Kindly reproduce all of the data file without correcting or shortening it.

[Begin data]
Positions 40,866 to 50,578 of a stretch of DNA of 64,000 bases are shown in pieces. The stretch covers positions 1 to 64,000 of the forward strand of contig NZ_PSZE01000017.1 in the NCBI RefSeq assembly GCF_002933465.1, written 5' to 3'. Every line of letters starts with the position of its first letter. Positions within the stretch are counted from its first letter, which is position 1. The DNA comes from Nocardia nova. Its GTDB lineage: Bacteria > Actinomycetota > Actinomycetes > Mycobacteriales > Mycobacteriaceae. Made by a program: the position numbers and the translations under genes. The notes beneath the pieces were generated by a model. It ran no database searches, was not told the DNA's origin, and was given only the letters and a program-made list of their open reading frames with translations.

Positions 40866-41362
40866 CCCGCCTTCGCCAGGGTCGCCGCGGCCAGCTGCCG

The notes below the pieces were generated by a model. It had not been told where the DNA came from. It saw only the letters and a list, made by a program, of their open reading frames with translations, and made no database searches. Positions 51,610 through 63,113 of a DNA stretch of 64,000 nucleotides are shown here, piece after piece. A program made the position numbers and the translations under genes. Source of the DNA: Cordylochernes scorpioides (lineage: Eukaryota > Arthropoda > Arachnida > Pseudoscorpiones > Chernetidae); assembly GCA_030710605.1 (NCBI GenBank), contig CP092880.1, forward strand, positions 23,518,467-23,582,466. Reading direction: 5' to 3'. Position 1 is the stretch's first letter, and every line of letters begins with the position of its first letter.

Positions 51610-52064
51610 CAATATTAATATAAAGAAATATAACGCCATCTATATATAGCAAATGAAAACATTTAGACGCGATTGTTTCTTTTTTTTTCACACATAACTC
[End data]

Positions 40,866 to 50,578 of a stretch of DNA of 64,000 bases are shown in pieces. The stretch covers positions 1 to 64,000 of the forward strand of contig NZ_PSZE01000017.1 in the NCBI RefSeq assembly GCF_002933465.1, written 5' to 3'. Every line of letters starts with the position of its first letter. Positions within the stretch are counted from its first letter, which is position 1. The DNA comes from Nocardia nova. Its GTDB lineage: Bacteria > Actinomycetota > Actinomycetes > Mycobacteriales > Mycobacteriaceae. Made by a program: the position numbers and the translations under genes. The notes beneath the pieces were generated by a model. It ran no database searches, was not told the DNA's origin, and was given only the letters and a program-made list of their open reading frames with translations.

Positions 40866-41362
40866 CCCGCCTTCGCCAGGGTCGCCGCGGCCAGCTGCCG

The notes below the pieces were generated by a model. It had not been told where the DNA came from. It saw only the letters and a list, made by a program, of their open reading frames with translations, and made no database searches. Positions 51,610 through 63,113 of a DNA stretch of 64,000 nucleotides are shown here, piece after piece. A program made the position numbers and the translations under genes. Source of the DNA: Cordylochernes scorpioides (lineage: Eukaryota > Arthropoda > Arachnida > Pseudoscorpiones > Chernetidae); assembly GCA_030710605.1 (NCBI GenBank), contig CP092880.1, forward strand, positions 23,518,467-23,582,466. Reading direction: 5' to 3'. Position 1 is the stretch's first letter, and every line of letters begins with the position of its first letter.

Positions 51610-52064
51610 CAATATTAATATAAAGAAATATAACGCCATCTATATATAGCAAATGAAAACATTTAGACGCGATTGTTTCTTTTTTTTTCACACATAACTC